Stephen W. Sawyer’s Demos Assembled provides us with a fresh, transatlantic understanding of that political order’s genesis. While the French influence on American political development is well understood, Sawyer sheds new light on the subsequent reciprocal influence that American thinkers and politicians had on the establishment of post-revolutionary regimes in France. He argues that the emergence of the stable Third Republic (1870–1940), which is typically said to have been driven by idiosyncratic internal factors, was in fact a deeply transnational, dynamic phenomenon. Sawyer’s findings reach beyond their historical moment, speaking broadly to conceptions of state formation: how contingent claims to authority, whether grounded in violence or appeals to reason and common cause, take form as stateness.
Learn more about Demos Assembled at the University of Chicago Press website.

The Page 99 Test: Demos Assembled.

--Marshal Zeringue

Rebecca Makkai's "The Great Believers," the movie

Featured at My Book, The Movie: The Great Believers by Rebecca Makkai.

The entry begins:
If I get to indulge in this lovely daydream, I’m going to start by changing the parameters: I think The Great Believers would work better as a limited TV series than as a movie. Ten episodes. Great thing about TV shows, you can have an intro montage each time. I’d want photos of actual groups of friends from Chicago at the height of the AIDS epidemic. Friends dancing, friends posing, people in wheelchairs at the Pride parade, people at candlelight vigils, people at protests, people sick, friends lounging on the Belmont Rocks. While my novel is fiction, it’s about an experience that many very real people lived through—or lived only partway through—and I want those people there.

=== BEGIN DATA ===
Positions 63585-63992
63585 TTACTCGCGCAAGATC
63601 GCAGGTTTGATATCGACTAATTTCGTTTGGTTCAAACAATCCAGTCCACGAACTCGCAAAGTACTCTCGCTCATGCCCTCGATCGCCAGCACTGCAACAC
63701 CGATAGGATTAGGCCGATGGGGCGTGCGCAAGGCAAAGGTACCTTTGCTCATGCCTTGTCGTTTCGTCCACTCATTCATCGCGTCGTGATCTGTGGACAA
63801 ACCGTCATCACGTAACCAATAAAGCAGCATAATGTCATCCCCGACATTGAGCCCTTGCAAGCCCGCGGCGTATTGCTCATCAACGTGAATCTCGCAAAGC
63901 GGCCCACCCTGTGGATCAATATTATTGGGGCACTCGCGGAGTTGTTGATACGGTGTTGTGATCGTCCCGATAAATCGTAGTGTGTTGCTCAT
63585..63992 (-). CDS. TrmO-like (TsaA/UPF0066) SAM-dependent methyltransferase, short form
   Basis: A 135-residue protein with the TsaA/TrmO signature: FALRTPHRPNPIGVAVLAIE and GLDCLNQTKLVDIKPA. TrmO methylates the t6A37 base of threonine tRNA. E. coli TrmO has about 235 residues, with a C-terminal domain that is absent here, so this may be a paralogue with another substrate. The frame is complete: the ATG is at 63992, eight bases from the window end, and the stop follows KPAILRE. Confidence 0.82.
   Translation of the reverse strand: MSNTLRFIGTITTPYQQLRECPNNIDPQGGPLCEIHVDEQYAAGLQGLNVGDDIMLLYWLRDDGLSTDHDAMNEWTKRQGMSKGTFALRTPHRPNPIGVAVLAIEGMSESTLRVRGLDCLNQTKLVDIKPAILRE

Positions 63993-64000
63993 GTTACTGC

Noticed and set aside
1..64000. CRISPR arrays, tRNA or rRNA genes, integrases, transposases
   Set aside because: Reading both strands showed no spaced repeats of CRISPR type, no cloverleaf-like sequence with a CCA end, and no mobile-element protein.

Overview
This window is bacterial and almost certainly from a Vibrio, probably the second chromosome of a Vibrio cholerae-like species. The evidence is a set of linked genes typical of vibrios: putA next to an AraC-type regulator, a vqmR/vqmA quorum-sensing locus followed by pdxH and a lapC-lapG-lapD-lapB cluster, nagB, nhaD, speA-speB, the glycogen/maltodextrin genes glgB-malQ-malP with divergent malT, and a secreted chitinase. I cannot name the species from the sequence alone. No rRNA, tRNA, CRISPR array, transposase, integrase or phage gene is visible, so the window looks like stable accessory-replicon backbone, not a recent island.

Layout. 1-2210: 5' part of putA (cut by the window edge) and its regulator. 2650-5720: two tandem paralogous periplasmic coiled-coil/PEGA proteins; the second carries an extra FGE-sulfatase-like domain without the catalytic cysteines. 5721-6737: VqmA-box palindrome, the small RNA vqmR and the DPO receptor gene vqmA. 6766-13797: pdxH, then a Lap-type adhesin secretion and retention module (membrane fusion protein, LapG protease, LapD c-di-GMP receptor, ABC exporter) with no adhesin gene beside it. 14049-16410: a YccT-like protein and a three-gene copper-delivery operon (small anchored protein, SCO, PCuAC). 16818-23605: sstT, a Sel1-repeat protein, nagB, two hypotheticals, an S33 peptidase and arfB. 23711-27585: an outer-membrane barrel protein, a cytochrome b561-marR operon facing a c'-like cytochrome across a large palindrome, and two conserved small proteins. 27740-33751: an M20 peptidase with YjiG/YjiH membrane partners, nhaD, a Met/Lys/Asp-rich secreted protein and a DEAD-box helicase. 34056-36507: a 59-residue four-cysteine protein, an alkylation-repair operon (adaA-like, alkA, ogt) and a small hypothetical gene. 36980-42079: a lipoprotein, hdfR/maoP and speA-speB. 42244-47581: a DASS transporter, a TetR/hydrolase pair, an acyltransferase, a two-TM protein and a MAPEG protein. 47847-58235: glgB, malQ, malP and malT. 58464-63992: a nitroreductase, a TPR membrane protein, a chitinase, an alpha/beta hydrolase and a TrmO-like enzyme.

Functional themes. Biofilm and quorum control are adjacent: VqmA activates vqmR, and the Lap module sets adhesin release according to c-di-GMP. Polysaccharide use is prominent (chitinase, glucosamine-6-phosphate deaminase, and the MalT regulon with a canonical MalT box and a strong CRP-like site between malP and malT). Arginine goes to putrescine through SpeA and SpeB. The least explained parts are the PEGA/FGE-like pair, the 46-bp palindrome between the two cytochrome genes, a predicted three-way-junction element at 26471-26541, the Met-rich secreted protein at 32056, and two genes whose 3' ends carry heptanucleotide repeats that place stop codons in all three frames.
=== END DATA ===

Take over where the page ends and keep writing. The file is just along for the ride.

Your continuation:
I’ve made myself a promise—one I’m intentionally putting in writing here—that if I’m lucky enough to have film or TV interest in this book, I would sell the rights only with the stipulation that the story stay in Chicago. Everything out there already is about San Francisco or New York. The story of AIDS in Chicago is different, and important, and fascinating. I could hand them a big long list of consultants, people who’ll kick their butts on 1980s Boystown details as much as they kicked mine. And we’re filming in Chicago, not in frickin’ Vancouver.

Some casting: